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POLITICO: FERC Decision Looms Over PJM Capacity Market

Posted by Gavin Bade & Eric Wolff on Dec 18, 2019

POLITICO Pro covered PJM's imminent decision to set a price floor in PJM Interconnection's 13-state capacity market, including AEE's Jeff Dennis perspective. Read excerpts below and the entire POLITICO Pro piece here. (sub. req.)

FERC is set to decide Thursday on a measure to counter states' clean energy and nuclear power subsidies — a ruling that could ultimately lead to the destruction of part of the nation's largest power market. FERC's three commissioners will vote on whether to set a price floor in PJM Interconnection's 13-state capacity market, which is used to ensure enough power is available to meet future demand by paying electricity producers to make their plants available in three years. Those capacity payments are designed to give the power producers long-term price signals that enable them to plan investments in new generating facilities.

Coal and natural gas power plant owners complain that state-level subsidies for wind, solar and struggling nuclear power plants are distorting the market and pushing prices too low, threatening the long-term viability of the fossil fuel plants. Without a floor price, they argue, the capacity market doesn't fulfill its function to drive investments in power generation. But if FERC sets a floor price, it would effectively block renewables and nuclear plants from the market, prompting states, such as nuclear-heavy Illinois or Maryland, to pull their power plants or even their entire power sectors out of the capacity auctions. That could have a cascading effect among PJM's members that leads to the market's unraveling...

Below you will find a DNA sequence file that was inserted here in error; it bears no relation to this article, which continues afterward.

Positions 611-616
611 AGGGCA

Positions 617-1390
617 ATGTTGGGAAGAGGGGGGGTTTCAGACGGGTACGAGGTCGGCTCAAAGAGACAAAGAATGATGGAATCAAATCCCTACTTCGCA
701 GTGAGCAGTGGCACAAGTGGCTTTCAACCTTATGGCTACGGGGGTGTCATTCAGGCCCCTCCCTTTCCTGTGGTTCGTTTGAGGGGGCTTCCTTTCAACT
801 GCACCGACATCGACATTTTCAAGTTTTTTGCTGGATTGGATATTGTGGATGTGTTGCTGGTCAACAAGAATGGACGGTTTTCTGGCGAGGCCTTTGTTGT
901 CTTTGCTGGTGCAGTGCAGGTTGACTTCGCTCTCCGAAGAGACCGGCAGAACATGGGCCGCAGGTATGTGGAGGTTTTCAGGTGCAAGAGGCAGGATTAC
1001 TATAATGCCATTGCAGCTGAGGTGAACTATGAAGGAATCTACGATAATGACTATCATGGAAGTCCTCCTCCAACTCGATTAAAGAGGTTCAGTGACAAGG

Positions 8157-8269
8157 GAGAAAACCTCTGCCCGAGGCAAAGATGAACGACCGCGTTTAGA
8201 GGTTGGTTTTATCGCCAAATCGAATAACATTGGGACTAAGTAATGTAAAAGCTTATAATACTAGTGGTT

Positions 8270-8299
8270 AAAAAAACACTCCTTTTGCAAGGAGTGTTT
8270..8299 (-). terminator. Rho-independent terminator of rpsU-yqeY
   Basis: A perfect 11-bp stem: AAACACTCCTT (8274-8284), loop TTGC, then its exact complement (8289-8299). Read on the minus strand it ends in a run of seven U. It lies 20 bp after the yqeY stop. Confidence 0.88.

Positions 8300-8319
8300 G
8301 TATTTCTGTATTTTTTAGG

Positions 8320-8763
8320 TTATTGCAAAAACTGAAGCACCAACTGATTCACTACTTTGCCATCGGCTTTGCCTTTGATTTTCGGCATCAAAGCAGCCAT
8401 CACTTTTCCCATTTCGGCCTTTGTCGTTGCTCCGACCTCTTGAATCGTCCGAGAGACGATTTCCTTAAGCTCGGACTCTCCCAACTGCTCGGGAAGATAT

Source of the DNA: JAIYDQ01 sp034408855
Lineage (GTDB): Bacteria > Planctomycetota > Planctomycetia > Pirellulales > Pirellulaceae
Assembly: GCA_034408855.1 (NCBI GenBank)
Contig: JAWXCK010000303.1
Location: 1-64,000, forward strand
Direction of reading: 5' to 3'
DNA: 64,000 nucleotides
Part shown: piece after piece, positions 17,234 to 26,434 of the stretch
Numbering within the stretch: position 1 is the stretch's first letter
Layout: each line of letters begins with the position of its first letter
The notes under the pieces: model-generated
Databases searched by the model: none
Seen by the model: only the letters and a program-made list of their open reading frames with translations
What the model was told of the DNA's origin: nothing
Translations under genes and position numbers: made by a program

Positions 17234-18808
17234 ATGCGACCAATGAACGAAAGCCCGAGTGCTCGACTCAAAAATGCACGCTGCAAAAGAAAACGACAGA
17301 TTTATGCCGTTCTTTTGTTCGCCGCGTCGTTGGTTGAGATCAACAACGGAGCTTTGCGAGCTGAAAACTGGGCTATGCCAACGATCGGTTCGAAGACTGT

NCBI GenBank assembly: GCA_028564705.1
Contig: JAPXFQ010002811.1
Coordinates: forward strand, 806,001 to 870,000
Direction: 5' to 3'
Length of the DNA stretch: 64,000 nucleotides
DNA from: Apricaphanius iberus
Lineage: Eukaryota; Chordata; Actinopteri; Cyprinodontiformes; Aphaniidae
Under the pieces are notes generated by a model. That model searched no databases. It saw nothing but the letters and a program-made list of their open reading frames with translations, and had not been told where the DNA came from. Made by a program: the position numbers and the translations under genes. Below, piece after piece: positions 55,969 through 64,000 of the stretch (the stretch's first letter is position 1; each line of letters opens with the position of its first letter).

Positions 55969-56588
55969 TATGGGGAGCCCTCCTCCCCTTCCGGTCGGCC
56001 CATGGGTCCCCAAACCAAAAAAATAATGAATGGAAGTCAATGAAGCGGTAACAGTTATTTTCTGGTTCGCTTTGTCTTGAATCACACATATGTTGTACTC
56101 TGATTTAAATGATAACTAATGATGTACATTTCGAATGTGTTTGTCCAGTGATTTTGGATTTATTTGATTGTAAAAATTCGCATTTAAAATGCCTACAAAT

FERC will vote on whether to impose a price floor, called the Minimum Offer Price Rule, at its monthly open meeting Thursday that would boost the resulting prices for the plants remaining in the capacity market, as PJM requested. Or FERC could retract its previous decision and declare PJM's market rules fine as they were. Most observers expect the federal regulators to largely approve PJM’s plan for a MOPR that would require subsidized renewables and nuclear to offer power supplies at well above their costs. That would boost revenues for the gas and coal plants that remain in the capacity market, at least for the short term.

“I think the capacity markets as currently designed are not going to be around for the long term,” said Jeff Dennis, general counsel at clean energy trade group Advanced Energy Economy. “The system is changing. The future energy system doesn’t require paying for megawatts of capacity acquired three years in advance .... what’s going to be valuable in the system is flexibility.” Fossil fuel generators, however, argue that excluding subsidized resources is essential so that the market continues to provide accurate price signals to drive investments in new generation, and say the market can continue to function even if they are removed...

Read the entire POLITICO Pro piece here. (sub. req.)

 

Topics: AEE In The News